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Monday 11 December 2023 Dublin: 9°C
government formation

Fianna Fáil says position that a rent freeze is unconstitutional has not changed since the election

The issue of a rent freeze was discussed with the Green Party.

FIANNA FÁIL SAYS its position on a rent freeze has not changed since the general election – but its housing spokesperson said the party is willing to look at all options to help people who are trapped paying high rents.

Darragh O’Brien told reporters today that the issue of a rent freeze was raised during government formation talks with the Green Party, which took place over the last two days.

Prior to the election, Fianna Fáil published legal advice stating that the roll-out of a rent freeze would be unconstitutional. 

Despite allowing a Sinn Féin Bill proposing a rent freeze pass in the Dáil in December, the Fianna Fáil leader Micheál Martin previously failed to commit to a rent freeze if he enters into government. 

However, speaking to for the general election podcast The Candidate, Martin said he was not “instinctively against” a rent freeze.

When pressed on the issue today, O’Brien said his party will share the legal advice with the Green Party.

He described the housing workshop between the two parties as “very good”, stating that a lot of ideas were put forward. 

“Many areas of commonality of agreement, particularly focusing on local authorities, building delivery of public homes on public land, affordable purchase and cost rental, which is something that’s important to us and the Green Party.

“The issue of rents and renters and how we can help renters obviously came up as part of that discussion.

“Rent freeze was mentioned, there was no further discussion on it with regard to any changes.

“We said we’d share our legal advice, which we will do and we’re willing to look at all options with other parties to help those who are stuck in rents.

“The main one actually being supply – getting cost rental up and running and allowing those couples and individuals who actually want to buy and get on the housing ladder through an affordable purchase scheme,” he said. 

He pointed out that these meetings are “initial discussions” where policy ideas are being exchanged. 

When asked if the party’s position on the issue has changed, O’Brien clarified by stating “it has not”.

“The legal advice that we got is the same as what we got a number of weeks ago before the general election,” he added.

“There’s been no change on that. What we’re open to doing on any matter is actually looking at what others will say.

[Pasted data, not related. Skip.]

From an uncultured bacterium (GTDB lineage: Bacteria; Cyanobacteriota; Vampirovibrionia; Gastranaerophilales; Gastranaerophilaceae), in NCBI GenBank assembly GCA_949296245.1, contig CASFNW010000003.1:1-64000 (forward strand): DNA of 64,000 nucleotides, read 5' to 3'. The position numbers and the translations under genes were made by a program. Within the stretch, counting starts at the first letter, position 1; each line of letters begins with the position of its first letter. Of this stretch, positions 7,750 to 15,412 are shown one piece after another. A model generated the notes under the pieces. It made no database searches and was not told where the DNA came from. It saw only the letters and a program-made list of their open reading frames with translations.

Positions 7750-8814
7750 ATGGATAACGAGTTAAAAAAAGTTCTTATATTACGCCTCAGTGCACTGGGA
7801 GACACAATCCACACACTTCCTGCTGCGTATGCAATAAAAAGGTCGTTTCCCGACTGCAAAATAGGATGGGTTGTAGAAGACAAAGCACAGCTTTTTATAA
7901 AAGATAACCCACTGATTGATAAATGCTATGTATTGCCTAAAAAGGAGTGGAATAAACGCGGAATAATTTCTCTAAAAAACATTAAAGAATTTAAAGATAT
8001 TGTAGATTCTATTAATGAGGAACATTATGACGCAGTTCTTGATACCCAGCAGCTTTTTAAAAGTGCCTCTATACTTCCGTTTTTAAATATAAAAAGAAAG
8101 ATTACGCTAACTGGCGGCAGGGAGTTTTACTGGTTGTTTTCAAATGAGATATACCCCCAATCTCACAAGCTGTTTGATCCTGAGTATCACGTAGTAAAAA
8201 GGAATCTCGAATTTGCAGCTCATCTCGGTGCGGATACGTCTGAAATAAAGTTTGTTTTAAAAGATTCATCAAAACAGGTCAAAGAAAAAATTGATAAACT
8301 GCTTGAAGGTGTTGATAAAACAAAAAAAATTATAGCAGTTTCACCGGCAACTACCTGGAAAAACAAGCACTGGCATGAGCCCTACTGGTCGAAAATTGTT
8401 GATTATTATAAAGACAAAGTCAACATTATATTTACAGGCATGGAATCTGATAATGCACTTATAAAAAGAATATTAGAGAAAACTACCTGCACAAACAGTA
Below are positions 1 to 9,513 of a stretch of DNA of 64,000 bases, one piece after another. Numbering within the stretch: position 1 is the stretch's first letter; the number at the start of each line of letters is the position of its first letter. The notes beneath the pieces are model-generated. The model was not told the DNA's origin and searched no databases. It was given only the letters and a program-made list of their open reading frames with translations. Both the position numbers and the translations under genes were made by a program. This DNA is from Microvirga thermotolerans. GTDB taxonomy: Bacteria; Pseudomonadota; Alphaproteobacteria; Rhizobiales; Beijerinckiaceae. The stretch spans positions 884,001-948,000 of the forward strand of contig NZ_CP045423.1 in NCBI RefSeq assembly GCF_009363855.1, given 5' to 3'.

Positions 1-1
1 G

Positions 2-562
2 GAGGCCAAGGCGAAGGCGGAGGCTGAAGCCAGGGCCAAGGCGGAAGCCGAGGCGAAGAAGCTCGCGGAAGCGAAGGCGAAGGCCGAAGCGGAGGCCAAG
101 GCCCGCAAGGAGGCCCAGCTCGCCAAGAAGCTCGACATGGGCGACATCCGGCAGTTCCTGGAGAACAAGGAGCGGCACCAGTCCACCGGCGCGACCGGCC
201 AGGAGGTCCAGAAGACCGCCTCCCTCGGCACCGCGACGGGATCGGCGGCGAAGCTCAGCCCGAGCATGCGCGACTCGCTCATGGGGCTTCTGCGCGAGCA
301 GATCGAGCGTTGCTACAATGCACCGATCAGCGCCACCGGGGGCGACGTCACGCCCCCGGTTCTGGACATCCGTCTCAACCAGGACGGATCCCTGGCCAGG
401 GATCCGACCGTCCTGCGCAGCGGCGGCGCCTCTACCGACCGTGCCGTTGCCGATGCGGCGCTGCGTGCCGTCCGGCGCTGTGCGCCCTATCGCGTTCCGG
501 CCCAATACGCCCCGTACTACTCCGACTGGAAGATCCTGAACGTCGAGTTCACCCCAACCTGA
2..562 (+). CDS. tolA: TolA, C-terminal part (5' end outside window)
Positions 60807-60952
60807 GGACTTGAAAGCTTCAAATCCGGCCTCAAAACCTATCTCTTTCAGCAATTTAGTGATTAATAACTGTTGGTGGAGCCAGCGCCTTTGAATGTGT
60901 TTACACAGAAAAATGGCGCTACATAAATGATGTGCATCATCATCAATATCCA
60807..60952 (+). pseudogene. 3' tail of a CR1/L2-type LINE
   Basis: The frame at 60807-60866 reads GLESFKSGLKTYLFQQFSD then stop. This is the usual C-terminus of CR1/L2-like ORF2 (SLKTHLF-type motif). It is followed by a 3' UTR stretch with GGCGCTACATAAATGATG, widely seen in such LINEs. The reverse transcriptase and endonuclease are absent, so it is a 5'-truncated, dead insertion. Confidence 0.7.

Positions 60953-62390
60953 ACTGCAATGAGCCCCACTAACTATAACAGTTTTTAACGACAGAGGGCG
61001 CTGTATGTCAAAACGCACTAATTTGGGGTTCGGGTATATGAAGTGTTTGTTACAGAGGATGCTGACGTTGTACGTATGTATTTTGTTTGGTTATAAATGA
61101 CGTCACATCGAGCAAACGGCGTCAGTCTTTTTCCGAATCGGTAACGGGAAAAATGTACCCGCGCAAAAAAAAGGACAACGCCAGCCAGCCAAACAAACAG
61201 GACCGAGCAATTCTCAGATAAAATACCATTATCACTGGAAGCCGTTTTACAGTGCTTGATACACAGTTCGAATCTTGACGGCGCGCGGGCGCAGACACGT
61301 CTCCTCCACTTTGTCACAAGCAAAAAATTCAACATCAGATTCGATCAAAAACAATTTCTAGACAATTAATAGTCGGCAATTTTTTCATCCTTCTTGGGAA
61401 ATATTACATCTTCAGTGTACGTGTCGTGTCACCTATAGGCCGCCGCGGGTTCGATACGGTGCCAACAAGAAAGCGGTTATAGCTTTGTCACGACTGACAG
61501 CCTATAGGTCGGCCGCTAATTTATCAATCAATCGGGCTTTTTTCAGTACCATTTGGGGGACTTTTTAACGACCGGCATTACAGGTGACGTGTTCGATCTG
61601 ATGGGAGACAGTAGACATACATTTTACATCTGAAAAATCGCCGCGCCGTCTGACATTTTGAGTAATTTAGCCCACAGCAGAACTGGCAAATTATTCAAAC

“We’ve had an exchange of views. That’s what discussions and negotiations are about,” he added. 

Other parties such as Sinn Féin called for a rent freeze in their manifestos prior to the general election. Sinn Féin also questioned the legal advice of Fianna Fáil which concludes that a general rent freeze “would be unconstitutional” as it would restrict the property rights of the owners of rental properties”.

The advice, which the party published, states a rent freeze could not be justified, as it would be “disproportionate”.

David Kenny – Assistant Professor of Law at Trinity College Dublin and co-author of the leading text on Irish constitutional law, Kelly: the Irish Constitution – explored the proposed legislation for a rent freeze last year for

Many commentators have argued that only the courts can determine if something is unconstitutional.

Reacting to O’Brien’s comments today, Sinn Féin’s housing spokesperson said renters cannot trust Fianna Fáil in government. 

“This demonstrates that Fianna Fáil have no understanding of or interest in addressing the rental crisis. Only a government for change can deliver real change for renters.

“We don’t just need a rent freeze, we need to put money back in renters pockets and we need to see the roll out of affordable cost rental homes.

“This package of measure is the only way to give renters and their families a break,” he said. 

Sinn Féin is in favour of the rent freeze capped at three-years.


There have been an array of talks between parties this week, but as the weekend approaches, other than a few informal meetings tomorrow, discussions are dying down.

This week, Micheal Martin met with the Regional Independent Group, the Rural Independents, and the Social Democrats with the party stating that contact will continue with those parties in the coming days. 

One of the big meetings on the agenda for next week is the day-long talks with Fine Gael next week. Leo Varadkar continues to maintain that his party is readying itself to enter the opposition.  

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